milk
July 12, 2019

World Milk Production Tightens

 |  By: Fran Howard

Out of 44 milk-producing countries, only two—Brazil and India—are expected to expand their milk herds this year, according to USDA’s semi-annual report Dairy: World Markets and Trade. With cow numbers expected to remain steady or decline in most of the world’s largest milk-producing countries, gains in per cow output will be critical if world output is to expand. 

“With weather taking a turn for the worse in many dairy-producing countries, world milk supplies are likely to reflect the full impact of a shrinking dairy herd,” says Sarina Sharp, analyst with the Daily Dairy Report. “A temporary—but unusually steep—decline in dairy output is possible if the weather worsens.”

Already, a late-June, record-setting heat wave in Europe has likely affected per cow output. Europe’s top dairy nation, Germany, suffered the hottest June on record as did Poland, ranked fifth on Europe’s dairy ladder. France, the European Union’s second-largest milk producing nation, saw temperatures soar to a record 113.2° F. “Such sweltering temperatures are rare in Europe, and most European dairies have not invested in cooling systems on par with those in the hotter dairy regions of the United States,” Sharp notes. 

Across the Atlantic, milk production in the United States was already below year-earlier levels in May even before heat became a factor. May output in the United States fell 0.4% to just over 19 billion pounds, and cow numbers were nearly 1% below year-earlier levels, according to USDA’s latest Milk Production report.

Turning to India, the country’s much-needed monsoon season has gotten off to a poor start. As of late June, India’s monsoon rains were only 36% of normal, according to India’s Meteorological Department. “Farmers in India have been waiting for rain before starting to sow rice, corn, and soybeans, and crop yields are expected to suffer,” Sharp notes. “Feed costs in India have climbed, raising the cost to produce milk, which could lower milk output in the long run.” 

In Brazil, the situation is better, according to Monica Ganley, analyst with the Daily Dairy Report and principal at Quarterra, a food and agriculture consulting firm based in Buenos Aires. “Milk prices have soared 15.3% since the beginning of the year, and at $17.40/cwt. (USD), Brazilian milk prices are currently the highest in the region and should far exceed the cost of production for most dairy farms,” Ganley says. According to the Brazilian Institute of Geography and Statistics, Brazil’s year-over-year milk production grew 2.2% in both January and February before accelerating to a 4.7% increase in March. “Looking to the second half of this year, more milk will come online, both from normal seasonal fluctuations and motivated farmers looking to capitalize on high margins,” Ganley notes.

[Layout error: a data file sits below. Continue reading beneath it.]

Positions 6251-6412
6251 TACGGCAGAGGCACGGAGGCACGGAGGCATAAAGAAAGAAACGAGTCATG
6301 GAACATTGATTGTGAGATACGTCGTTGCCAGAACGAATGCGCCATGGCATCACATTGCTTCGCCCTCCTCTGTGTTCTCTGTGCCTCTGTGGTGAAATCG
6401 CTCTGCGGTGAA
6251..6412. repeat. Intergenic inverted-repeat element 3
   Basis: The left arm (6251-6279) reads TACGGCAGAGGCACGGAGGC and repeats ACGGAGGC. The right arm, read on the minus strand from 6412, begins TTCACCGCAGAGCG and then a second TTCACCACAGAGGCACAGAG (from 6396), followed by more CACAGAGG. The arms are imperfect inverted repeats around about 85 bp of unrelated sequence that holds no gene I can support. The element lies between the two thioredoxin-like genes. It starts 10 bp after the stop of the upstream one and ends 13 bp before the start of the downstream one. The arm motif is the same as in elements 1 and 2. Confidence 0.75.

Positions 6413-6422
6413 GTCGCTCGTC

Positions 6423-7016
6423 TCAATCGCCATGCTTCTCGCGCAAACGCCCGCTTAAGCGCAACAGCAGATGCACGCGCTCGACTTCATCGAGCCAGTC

Elsewhere in the Southern Hemisphere, New Zealand milk output in May of 868,000 metric tons, or 1.91 million pounds, fell 0.1% from a year ago on a fluid basis and 1.1% on a milk solids basis. For the season, New Zealand’s milk production has climbed 2.4% from the 2017-18 season on a milk solids basis. Since 2013-14, New Zealand’s season-over-season milk production growth has basically been stagnant, according to Sharp. “Expectations for the upcoming season are similar, with output expected to be flat to slightly higher—a situation that is unlikely to change anytime soon,” she adds.

In nearby Australia, however, the situation is dire. Ongoing drought and lack of feed have forced many dairy producers out of business. According to Dairy Australia, milk output for the last 12 months ending May 2019 plunged 7.7%. Since January, year-over-year milk production has fallen by double digits each month.
 

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